We walked into the clubhouse like two freshmen slinking into the senior party. I’d estimate the clubhouse is comprised of about 140 percent mahogany. A replica of the Claret Jug, the prize for golf’s oldest major championship, is prominently on display as you walk in, just in case you forgot that the course has hosted The Open no less than nine times. The corridor is lined with trophy cases and pictures of stoic bearded ODGs (old dead golfers).

I had wondered for so long what the Scottish courses would be like, and as we surveyed the course on our way to the first tee, I knew that Royal Troon would live up to the hype. This would be unlike anything I’d played in the U.S., with very few trees and wide-open, undulating fairways typical of Scottish links courses. The seaside courses like Royal Troon also boast swirling sea winds that can slap golf balls out of the sky, but today those winds were thankfully tranquil, providing a few picturesque clouds and a pleasant cool bay breeze. The massive clubhouse and the bay on the horizon provide a delightful view.

The course was immaculate and in excellent condition, but was it the absolute greenest, most picturesque course I’d ever played? No, but playing storied courses like Royal Troon or St. Andrews is about more than the view, it’s about being among the ghosts of the game. You could feel the history as you walked onto the grass. When I was in Mumbai I had visited the home of Gandhi. It wasn’t opulent or even particularly noteworthy from the outside, but walking on the floorboards where the Mahatma’s sandaled feet had shuffled gave me chills. As we headed for the first tee, I felt chills here too.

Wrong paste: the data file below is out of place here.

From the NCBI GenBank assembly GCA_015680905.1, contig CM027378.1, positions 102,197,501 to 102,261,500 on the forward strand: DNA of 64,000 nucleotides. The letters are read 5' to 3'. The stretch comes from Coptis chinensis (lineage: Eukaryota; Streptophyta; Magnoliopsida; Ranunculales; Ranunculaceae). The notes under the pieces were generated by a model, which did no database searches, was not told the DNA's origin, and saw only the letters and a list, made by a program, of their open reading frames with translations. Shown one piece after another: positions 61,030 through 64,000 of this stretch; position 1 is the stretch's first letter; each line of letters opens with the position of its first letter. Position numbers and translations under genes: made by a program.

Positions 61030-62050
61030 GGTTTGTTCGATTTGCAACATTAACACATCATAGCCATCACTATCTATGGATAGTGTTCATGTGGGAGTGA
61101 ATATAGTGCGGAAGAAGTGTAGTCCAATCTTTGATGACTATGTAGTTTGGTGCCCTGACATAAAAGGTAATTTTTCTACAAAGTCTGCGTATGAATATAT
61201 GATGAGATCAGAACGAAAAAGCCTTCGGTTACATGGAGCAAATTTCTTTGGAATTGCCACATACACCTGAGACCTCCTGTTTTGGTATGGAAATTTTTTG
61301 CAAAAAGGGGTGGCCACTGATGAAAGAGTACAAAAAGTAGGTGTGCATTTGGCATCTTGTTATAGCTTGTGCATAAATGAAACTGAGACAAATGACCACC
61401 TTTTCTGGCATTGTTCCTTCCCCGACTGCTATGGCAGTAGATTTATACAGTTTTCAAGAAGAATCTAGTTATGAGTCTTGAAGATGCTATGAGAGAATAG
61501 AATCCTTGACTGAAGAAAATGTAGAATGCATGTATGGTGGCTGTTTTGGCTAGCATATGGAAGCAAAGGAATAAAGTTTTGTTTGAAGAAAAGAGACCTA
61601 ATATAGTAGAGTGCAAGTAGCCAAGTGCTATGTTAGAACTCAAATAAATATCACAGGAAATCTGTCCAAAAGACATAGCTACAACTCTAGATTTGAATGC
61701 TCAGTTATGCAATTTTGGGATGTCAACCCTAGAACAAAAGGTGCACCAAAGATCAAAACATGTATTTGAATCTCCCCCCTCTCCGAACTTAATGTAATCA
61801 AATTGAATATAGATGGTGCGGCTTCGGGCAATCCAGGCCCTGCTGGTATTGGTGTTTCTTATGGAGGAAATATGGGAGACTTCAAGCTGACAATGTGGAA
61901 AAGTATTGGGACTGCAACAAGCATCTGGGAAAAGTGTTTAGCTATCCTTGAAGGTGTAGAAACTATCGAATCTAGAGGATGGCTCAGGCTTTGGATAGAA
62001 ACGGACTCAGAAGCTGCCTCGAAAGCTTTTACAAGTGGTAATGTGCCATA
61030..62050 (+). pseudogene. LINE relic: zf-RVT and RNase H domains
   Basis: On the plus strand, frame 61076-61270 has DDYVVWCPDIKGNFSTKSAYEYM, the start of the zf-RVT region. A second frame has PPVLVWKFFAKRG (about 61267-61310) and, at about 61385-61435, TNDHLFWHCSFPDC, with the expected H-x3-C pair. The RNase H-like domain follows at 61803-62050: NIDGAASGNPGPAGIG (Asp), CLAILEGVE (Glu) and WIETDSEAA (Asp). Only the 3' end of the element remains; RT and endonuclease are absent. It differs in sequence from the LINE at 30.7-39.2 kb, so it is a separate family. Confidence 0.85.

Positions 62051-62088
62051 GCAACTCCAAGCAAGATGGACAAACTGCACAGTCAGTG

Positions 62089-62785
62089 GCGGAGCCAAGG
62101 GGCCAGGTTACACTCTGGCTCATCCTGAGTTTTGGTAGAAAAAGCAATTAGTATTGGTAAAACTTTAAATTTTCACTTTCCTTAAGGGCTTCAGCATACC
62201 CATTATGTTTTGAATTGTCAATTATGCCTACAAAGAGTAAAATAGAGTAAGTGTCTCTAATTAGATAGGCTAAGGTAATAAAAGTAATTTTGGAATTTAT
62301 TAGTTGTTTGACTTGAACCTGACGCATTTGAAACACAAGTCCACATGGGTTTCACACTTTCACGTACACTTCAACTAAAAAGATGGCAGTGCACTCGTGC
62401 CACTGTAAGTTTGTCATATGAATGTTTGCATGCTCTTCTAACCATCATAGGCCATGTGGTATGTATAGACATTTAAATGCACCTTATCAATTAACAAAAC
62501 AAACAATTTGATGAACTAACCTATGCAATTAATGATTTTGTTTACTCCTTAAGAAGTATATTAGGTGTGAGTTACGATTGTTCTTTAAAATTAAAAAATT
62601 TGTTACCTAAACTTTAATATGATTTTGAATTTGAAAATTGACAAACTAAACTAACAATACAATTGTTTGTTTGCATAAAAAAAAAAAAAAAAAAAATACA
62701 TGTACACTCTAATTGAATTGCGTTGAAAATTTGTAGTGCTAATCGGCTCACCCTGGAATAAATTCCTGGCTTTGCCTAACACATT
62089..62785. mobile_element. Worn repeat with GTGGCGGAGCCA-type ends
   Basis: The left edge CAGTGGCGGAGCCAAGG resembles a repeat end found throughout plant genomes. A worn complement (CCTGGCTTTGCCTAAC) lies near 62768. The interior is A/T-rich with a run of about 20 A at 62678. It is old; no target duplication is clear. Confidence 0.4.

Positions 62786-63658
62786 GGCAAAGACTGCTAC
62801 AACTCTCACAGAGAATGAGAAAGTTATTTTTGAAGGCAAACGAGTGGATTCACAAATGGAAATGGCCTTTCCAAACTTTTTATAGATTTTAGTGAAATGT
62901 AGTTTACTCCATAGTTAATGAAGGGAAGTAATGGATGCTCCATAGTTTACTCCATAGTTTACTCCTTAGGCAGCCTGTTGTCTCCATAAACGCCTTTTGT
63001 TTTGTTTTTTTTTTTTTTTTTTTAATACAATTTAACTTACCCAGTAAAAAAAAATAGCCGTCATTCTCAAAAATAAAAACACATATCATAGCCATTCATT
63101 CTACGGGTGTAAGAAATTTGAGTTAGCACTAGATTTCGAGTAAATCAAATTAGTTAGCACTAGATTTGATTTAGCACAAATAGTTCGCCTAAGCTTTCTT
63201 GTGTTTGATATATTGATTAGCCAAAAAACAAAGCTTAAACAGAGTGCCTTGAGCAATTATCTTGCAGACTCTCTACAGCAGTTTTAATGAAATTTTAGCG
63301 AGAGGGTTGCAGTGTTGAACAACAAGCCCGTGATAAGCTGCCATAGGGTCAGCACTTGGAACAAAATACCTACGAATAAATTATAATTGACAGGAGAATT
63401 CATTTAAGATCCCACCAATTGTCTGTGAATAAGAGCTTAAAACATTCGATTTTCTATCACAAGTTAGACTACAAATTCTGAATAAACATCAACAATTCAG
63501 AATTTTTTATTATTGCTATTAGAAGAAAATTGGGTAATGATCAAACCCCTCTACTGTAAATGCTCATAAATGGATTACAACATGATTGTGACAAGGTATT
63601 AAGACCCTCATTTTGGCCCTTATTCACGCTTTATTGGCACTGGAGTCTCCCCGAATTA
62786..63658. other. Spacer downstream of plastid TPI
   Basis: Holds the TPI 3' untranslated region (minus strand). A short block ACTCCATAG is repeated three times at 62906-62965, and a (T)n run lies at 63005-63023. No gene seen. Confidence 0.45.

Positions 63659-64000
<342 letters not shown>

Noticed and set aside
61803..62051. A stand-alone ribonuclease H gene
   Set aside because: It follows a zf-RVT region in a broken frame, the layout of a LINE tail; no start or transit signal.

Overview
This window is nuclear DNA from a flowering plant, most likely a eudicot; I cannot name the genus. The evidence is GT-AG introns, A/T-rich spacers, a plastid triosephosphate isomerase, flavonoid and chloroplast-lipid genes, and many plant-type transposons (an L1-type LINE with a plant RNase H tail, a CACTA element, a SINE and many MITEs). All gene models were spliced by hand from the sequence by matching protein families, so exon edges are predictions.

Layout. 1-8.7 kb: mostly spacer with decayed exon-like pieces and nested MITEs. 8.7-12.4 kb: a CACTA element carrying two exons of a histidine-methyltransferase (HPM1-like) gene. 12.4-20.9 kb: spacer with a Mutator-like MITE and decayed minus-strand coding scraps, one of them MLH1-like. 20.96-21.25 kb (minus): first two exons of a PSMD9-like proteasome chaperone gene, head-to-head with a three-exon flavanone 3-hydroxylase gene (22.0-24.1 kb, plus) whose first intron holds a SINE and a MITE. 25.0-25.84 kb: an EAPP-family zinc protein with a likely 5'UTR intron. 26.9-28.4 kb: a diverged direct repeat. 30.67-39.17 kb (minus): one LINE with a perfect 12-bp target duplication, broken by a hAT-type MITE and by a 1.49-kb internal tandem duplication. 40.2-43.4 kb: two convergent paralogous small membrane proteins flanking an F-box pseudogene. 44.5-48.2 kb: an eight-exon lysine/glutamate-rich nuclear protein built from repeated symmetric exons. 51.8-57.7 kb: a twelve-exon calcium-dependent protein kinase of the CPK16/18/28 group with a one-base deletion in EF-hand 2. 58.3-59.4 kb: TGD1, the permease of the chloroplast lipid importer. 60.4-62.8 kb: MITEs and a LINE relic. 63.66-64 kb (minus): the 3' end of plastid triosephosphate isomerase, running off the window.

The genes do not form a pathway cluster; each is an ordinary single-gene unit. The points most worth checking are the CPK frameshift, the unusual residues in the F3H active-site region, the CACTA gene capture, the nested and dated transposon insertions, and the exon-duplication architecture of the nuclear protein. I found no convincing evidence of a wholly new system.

As Much by Skill as by Strength

As we stepped onto the first tee box, the wagering negotiations between Scott and I would come to its long conclusion. This is a storied ritual between the two of us, a series of long, drawn-out deliberations on the number of extra strokes he’ll give me for our wager on a round, because he usually plays a bit better than I do. This haggling involves an elaborate kabuki dance of offers and counter-offers that would exhaust the most resolute of Bedouin rug-traders.